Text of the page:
At Stanton Harcourt we aim to promote high standards of language and literacy by equipping pupils with a strong command of the spoken and written word, and to develop their love of literature through broad and balanced reading experiences, reading for enjoyment and purpose.
The National Curriculum for English aims to ensure that all pupils:
- Read easily, fluently and with good understanding.
- Develop the habit of reading widely and often, for both pleasure and information.
- Acquire a wide vocabulary, an understanding of grammar and knowledge of linguistic conventions for reading, writing and spoken language.
- Appreciate our rich and varied literary heritage.
- Write clearly, accurately and coherently, adapting their language and style in and for a range of contexts, purposes and audiences.
- Use discussion in order to learn; they should be able to elaborate and explain clearly their understanding and ideas.
- Are competent in the arts of speaking and listening, making formal presentations, demonstrating to others and participating in debate.
Children are read to at every stage of school life and are encouraged and given many opportunities to retell stories and learn poems by heart to enable them to experience a wide range of rich vocabulary that can be found in quality literature.
We aim to foster a love of reading, and enjoyment from exploring books. Children are taught to read using a variety of strategies that suit their differing experiences and abilities. In EYFS and Key Stage 1 children use ‘real’ books to learn to read. These books are banded to the national Book banding scheme. Reading is regularly assessed to ensure children are reading books correctly matched to their stage of reading and phonic development, taking into account not only their ability to decode and read words but also their speed, fluency, expression and comprehension of what they are reading. Phonics is taught daily in the Foundation Stage and Key Stage One. All children receive their statutory age related teaching in phonics and for those who need additional teaching, additional phonic intervention. At Stanton Harcourt we use the government recommended guidelines in Letters and Sounds which ensures children are prepared for learning to read by developing their phonic knowledge and skills so that by the end of Key Stage 1 they are fluent readers. In Key Stage 2 children continue to develop their skills in reading with an ever increasing focus on reading more complex texts and reading comprehension.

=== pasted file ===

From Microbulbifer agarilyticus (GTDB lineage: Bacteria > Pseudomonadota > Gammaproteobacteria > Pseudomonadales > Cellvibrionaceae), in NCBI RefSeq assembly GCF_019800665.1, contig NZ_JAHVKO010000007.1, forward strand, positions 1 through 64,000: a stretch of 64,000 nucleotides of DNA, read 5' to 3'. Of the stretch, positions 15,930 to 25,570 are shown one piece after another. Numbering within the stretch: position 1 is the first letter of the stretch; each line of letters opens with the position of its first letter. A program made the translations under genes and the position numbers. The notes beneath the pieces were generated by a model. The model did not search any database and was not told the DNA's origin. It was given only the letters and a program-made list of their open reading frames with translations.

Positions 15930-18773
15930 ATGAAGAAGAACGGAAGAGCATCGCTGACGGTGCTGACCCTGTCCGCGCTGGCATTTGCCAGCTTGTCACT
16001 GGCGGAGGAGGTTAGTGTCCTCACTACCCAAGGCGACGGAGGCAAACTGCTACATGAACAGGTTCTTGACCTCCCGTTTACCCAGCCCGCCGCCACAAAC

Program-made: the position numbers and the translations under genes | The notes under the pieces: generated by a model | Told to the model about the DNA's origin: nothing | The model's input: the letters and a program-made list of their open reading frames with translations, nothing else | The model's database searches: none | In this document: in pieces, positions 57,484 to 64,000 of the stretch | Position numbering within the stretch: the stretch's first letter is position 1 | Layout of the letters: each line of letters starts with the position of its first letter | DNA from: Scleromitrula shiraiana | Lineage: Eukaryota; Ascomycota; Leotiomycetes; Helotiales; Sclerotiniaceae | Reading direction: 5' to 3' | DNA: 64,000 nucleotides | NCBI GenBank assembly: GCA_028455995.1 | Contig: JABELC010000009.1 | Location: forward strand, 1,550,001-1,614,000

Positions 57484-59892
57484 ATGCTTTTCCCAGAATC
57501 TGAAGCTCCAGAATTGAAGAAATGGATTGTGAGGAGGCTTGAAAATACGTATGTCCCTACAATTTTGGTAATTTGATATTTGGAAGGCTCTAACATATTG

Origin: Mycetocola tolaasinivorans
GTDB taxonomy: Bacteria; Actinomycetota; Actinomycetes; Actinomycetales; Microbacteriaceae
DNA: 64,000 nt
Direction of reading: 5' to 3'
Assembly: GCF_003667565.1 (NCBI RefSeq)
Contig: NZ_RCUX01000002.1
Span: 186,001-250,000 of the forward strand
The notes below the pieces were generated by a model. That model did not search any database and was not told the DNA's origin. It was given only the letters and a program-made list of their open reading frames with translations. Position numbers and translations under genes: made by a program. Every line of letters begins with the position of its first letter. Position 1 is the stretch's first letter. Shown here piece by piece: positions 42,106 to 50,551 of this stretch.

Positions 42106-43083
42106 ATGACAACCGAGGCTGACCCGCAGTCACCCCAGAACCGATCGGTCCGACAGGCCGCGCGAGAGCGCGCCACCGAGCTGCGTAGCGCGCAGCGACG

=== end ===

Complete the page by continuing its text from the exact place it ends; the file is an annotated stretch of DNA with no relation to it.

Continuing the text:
All children have personal reading diaries and are expected to be reading at home on a regular basis building on a partnership approach with parents/carers and teachers. We also use many reading interventions including Project X Code, direct phonics teaching and ARCH, for children who need that extra support in becoming a proficient and competent reader. At Stanton Harcourt we also make links with the wider community through our Early Birds Scheme. Members of the community come into school to read with children before 9.00am.
Visiting poets, authors and literature workshops, plus local library links to display our work, help bring reading experiences alive.
Writing is a skill that begins from the earliest days in the school. Early attempts are valued and a high emphasis is placed on developing good fine motor control in the Foundation Stage and Key Stage One as this is important if children are to write in a legible joined cursive script in line with the Nelson Handwriting Programme. We believe that writing should have a purpose and we actively encourage enthusiastic and interesting and creative writers. With the introduction of the new curriculum we recognise the high emphasis in the importance of teaching spelling, punctuation and grammar. At Stanton Harcourt all children follow the daily Read Write Inc Spelling programme from Year 2 onwards. Children have direct teaching in grammar but links are made to spelling and grammar through all English lessons. Writing is assessed each half term in an assessment book which records their journey as writer from EYFS through to Year 6 and teachers regularly moderate writing to ensure progression in consistent across the school.
The images below show using mnemonics to aid spelling: